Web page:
Al Waller: Staying healthy really can take on a different look at different stages of our lives, and also how biologically our bodies’ needs will also change over time.

Mihaela Vincze: You’re right, and although our bodies’ needs do change over time, keep in mind that the tips I’ve given are helpful for people of all ages. It’s never too soon or too late to form healthy habits.

Al Waller: As you've mentioned, healthy lifestyle choices never ever go out of fashion — what are some other tips you would recommend for keeping our hearts healthy at all ages?

Mihaela Vincze: Many forms of heart disease may be treated or better yet even prevented, with certain lifestyle choices. Some of these you may already be familiar with, but for those who need a refresher, these lifestyle factors to reduce your risk include:

  • Follow a healthy diet. A diet that's high in fat, salt, sugar, and cholesterol can contribute to the development of heart disease.
  • Exercise. Lack of exercise also is associated with many forms of heart disease. 150 minutes of exercise a week will suffice—or 30 minutes a day most days of the week.
  • Stay a healthy weight. Excess weight typically worsens other heart disease risk factors. Talk to your doctor to determine what this weight should be for you.
  • Don’t smoke. Heart attacks are more common in smokers than in nonsmokers. Nicotine can have a negative effect on blood vessels. Carbon monoxide can also damage the hearts inner lining.

Al Waller: Got it – don’t smoke, maintain a healthy weight, eat sensibly, and exercise. In short, just try to use good common sense. I was thinking we could explore some common myths about heart disease.

Let’s start with a myth that has been passed around – heart disease is a “man’s disease.”

Mihaela Vincze: Myth busted – it’s not true. While men are generally at greater risk of heart disease, the risk for women increases after menopause. Moreover, heart disease kills the same proportion of women as it does men, according to the CDC.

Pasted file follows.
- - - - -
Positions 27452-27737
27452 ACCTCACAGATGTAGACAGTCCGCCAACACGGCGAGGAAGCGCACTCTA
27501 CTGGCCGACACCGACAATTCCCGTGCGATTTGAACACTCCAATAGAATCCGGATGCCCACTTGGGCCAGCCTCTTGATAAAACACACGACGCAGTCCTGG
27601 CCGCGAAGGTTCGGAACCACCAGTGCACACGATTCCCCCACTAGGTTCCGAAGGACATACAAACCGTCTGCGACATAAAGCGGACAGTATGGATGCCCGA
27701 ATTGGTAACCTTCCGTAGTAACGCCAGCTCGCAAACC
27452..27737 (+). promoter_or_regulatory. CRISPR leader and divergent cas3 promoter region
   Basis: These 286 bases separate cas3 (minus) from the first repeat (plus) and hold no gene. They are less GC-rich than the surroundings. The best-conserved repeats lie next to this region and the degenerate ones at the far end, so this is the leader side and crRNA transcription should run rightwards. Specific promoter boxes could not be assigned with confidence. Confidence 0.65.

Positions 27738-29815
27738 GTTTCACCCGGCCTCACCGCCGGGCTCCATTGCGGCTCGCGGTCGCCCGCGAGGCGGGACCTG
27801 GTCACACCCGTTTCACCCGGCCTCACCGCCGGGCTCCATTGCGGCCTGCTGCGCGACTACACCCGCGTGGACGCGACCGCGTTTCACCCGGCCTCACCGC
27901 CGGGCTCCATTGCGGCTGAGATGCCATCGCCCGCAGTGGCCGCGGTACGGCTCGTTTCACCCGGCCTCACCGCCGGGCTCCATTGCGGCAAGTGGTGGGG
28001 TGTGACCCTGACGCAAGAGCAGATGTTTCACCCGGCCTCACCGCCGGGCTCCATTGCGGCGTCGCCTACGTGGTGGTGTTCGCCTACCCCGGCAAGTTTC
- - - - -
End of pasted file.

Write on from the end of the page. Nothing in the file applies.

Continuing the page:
Women are also likely to have more subtle heart attack symptoms, such as severe fatigue or stomach pain, and may not experience crushing chest pain that's often associated with stereotypical heart attack symptoms. This difference can sometimes make it a lot more difficult to recognize the symptoms of a heart attack and get the necessary care in time, which is why it's vital to know that heart disease affects both men and women.

Al Waller: That is good to know. Symptoms of a heart attack aren’t just what we see in the movies.

Here’s another myth – and it’s regarding alcohol. Is it considered heart healthy?

Mihaela Vincze: I’m sorry to be the bearer of bad news. The answer is “no.” According to a new report from the World Heart Federation, the widely held notion that consuming even small amounts of alcohol is good for the heart, is not supported by research. The evidence points that even small amounts of alcohol may actually raise the risk of heart disease, rather than protect against it, like we like to believe.

Al Waller: There are going to be a lot of folks out there disappointed in your debunking of that myth! By the way, you can count me in as one of them. Here I was thinking that my occasional glass of Cabernet was making my heart as strong as ever.

I’ve heard another myth – that the risk of heart disease can be passed down from generation to generation. Would someone be predestined to contract heart disease if it runs in their family?

Mihaela Vincze: Not necessarily. A family history of heart disease does increase your risk, especially if a parent developed it at an early age. This means before 65 for a female relative, like a sister or mother, and before 55 for a male relative, such as your brother or father, according to Mayo Clinic. However, there are a lot of lifestyle factors that could reduce your risk.